This month Nel Shallow, from Sheffield, tells us what she learnt from the life of Amy Carmichael – who was a very inspirational woman. She says:
I first discovered Amy Carmichael during a time of illness - I needed to rest up and dwell in quietness as I journeyed a long, sometimes dark, road of healing and recovery. My first experience of Amy Carmichael was through her poetry & letter writing;
‘Fold our souls in silence deep’
Her words, often written from her own sick bed where she spent many years ministering despite infirmity, found a place in my heart and soul; a soothing and healing balm to my dis-ease;
‘Come in the stillness, O Thou heavenly Dew, Come Thou to us – to me – Revive, renew’
Amy Carmichael, born in Ireland and served as a missionary to India in the late 19th and early 20th Century. She ministered particularly to women and young girls, taking a radical stand against temple prostitution, founding the Dohnavur Fellowship, a home and sanctuary for over one thousand children, giving them a ‘hope and a future’.
‘My heart is singing, singing all day long, In quiet joy to Thee who art my song’
Known as Amma, the Tamil for Mother, her incarnational ministry, wearing Indian dress and darkening her skin with coffee, was marked by love and a deep desire to share the good news of Jesus amongst those she felt called to serve;
‘Missionary life is simply a chance to die’
Over the course of my own ministry and service within the church I have found Amy Carmichael to be a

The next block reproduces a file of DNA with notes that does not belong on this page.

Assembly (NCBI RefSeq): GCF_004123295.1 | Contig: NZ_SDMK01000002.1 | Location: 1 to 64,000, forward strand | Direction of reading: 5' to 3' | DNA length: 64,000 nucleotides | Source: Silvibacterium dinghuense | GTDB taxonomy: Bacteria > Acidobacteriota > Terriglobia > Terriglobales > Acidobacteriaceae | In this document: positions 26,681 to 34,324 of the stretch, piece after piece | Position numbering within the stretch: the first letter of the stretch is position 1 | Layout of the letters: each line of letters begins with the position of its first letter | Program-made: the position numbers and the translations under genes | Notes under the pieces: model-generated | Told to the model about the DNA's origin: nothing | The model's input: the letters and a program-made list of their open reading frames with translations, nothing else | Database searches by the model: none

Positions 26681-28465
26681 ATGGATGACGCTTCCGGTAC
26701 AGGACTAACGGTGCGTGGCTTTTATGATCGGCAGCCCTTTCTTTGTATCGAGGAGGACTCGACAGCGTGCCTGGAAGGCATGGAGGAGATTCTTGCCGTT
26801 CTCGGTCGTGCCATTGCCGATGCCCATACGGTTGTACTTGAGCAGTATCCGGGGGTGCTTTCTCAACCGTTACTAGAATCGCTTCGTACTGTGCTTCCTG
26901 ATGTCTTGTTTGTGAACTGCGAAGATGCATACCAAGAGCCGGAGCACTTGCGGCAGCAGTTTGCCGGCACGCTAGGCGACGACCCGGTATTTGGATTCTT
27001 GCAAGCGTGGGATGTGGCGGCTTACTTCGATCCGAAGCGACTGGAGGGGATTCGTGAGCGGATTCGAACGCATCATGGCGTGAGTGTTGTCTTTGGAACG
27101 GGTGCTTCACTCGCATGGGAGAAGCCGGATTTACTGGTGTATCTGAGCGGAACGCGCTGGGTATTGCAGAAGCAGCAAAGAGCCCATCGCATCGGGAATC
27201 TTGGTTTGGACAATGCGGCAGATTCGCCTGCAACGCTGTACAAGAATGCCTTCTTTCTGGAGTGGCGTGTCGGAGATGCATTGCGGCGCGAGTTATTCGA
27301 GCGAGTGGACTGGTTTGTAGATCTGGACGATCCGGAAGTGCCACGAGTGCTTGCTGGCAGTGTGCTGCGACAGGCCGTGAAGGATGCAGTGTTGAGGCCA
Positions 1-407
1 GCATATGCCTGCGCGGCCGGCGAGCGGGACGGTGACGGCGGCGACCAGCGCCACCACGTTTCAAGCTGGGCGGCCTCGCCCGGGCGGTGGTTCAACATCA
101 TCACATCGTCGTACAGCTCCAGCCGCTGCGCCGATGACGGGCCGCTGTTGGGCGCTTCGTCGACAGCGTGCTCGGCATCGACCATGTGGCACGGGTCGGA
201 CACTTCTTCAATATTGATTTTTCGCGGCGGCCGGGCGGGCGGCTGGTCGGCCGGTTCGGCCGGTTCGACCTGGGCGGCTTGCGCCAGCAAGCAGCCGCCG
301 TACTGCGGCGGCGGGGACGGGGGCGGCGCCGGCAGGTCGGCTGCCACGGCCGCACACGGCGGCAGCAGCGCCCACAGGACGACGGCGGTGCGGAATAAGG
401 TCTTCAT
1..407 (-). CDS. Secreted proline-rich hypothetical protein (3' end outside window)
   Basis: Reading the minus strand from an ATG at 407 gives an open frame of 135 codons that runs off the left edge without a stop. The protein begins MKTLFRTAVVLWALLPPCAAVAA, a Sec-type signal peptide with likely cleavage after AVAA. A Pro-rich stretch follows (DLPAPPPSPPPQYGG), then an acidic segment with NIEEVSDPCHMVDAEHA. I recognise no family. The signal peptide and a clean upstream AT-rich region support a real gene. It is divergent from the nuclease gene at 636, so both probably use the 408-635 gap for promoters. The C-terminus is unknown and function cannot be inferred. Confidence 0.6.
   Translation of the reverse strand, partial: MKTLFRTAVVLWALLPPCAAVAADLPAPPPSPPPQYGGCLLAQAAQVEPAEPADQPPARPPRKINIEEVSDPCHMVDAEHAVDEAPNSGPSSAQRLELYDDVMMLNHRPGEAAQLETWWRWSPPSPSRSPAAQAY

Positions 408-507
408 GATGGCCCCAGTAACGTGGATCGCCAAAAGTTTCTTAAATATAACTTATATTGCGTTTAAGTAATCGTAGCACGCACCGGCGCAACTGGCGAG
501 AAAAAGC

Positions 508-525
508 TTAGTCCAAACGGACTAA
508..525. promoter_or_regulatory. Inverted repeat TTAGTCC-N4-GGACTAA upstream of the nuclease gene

constant companion. Her zeal to share words of salvation have both challenged and discomforted me whilst her gentle poetic verses have led me beside quiet refreshing waters many, many times;
‘Then, like a wind blowing from Paradise, Falleth a healing word upon mine ear’
Amy Carmichael is one of my ‘cloud of witnesses’, a soul sister whose voice echoes over the years with a prodding persistence and a disarming grace. She is a Kingdom mentor from another time who today still guides my own walk with Jesus ‘the Master’ and shapes my contemporary discipleship. One day I will say “Thank you” to her just as I now say thank you to God for her;
‘Upon a life I did not live, Upon a death I did not die, Another's life, another's death, I stake my whole eternity’
We thank Nel for this thoughtful devotion on Amy Carmichael – as I was reading this is raised various questions for me:
- How does my life resonate with Amy’s?
- How might I relate will to those I come into contact with?
- How do I view those times when things are difficult to bear?
Perhaps you might reflect on these questions too.